Monday, April 30, 2012

Guarapo de caña, as sweet as Cubans themselves

Perhaps because of their daily routine, some traditional drinks go unnoticed when speaking on Cuban cuisine. However, for their originality and roots in our culture, they occupy an important place in the history of food in Cuba. One of the main characteristics of Cuban drinks is their high sweet taste and that should be serve cold, with ice cubes. I would like to reffer to the well-known Cuban Guarapo de Caña (sugar cane juice), which is nothing more than the sugar cane strained juice. This ecological drink, besides having a pleasant taste and excellent nutritional characteristics to be rich in sugars, protein and calories, it is also one of the "traditional labels" of Cuban people during the summer months or dry season. Drinking a glass jar of chilled fresh sugar cane juice on hot days is a ruthless act of pleasure. The fascinating thing about the juice of sugar cane is, if not drunk just seconds after being obtained, it gets dark, and gloomy. So drinking this juice can not be a solo act, opening a sealed bottle, but the crowd of more than a traveler in search of the oasis.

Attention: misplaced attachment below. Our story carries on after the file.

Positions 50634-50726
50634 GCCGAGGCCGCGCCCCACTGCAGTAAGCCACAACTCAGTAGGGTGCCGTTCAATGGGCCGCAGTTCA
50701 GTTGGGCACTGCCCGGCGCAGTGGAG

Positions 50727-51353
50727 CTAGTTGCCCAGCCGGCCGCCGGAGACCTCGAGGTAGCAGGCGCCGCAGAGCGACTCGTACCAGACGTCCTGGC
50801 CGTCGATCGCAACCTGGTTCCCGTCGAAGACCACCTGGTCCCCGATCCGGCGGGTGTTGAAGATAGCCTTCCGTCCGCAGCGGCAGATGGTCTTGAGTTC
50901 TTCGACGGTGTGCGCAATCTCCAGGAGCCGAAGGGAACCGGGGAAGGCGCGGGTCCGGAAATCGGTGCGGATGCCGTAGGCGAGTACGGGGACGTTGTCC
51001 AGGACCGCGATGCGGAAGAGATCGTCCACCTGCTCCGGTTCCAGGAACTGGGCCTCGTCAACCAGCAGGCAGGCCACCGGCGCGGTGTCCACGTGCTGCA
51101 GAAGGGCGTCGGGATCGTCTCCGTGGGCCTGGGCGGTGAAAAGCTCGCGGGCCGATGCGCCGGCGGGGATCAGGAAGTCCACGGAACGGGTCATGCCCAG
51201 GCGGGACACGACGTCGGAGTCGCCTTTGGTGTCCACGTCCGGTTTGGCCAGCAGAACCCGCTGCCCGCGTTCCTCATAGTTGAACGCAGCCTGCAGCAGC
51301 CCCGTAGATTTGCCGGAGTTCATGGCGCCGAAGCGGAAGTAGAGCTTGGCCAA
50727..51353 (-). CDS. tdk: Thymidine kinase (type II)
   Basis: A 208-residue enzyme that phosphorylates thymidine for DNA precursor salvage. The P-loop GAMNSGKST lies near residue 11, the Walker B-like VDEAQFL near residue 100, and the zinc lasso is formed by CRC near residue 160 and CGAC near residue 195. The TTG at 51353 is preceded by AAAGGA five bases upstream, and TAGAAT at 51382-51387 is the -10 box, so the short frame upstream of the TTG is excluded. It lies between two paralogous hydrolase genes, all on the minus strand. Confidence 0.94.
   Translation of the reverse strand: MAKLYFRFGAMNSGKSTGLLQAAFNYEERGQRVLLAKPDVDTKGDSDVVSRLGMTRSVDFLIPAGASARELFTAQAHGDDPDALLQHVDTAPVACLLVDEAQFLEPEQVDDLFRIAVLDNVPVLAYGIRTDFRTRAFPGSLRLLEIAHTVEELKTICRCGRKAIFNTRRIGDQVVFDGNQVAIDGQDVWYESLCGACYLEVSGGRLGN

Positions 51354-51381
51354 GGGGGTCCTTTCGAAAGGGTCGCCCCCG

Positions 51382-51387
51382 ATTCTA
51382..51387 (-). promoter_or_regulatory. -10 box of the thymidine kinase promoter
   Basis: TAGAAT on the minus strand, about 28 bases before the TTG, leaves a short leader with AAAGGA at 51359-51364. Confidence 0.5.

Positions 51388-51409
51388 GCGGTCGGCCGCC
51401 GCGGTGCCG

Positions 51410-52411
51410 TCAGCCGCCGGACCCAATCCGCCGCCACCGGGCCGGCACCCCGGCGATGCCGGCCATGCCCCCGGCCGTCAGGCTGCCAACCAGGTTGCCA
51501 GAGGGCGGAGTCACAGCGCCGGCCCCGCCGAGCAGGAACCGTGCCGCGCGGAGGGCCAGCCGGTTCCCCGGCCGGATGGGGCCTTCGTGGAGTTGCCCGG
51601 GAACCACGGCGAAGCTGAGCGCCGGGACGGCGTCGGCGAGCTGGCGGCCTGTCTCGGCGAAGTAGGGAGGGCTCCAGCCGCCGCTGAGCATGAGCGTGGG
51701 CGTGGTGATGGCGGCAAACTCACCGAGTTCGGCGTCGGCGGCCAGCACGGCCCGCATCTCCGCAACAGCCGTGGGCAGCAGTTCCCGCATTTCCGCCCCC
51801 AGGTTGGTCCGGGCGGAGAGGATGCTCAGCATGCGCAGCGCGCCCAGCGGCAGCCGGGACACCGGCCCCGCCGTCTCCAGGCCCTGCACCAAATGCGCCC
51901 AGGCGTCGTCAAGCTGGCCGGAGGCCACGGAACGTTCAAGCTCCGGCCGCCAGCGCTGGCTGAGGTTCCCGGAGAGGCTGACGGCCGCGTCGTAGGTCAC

It is common to see in the streets of Cuba the guaraperas (a mechanism to obtain cane sugar juice). It is a small electric press of fluted roller with a channel that collects the juice. It history dates back when black men were taken from Africa and forced to work as slaves (but this is another story). This juice, also known in Panama and Venezuela, is part of Cuban popular culture and due to its own characteristics, it has failed to be bottled so we should drink it very fresh, freshly squeezed.

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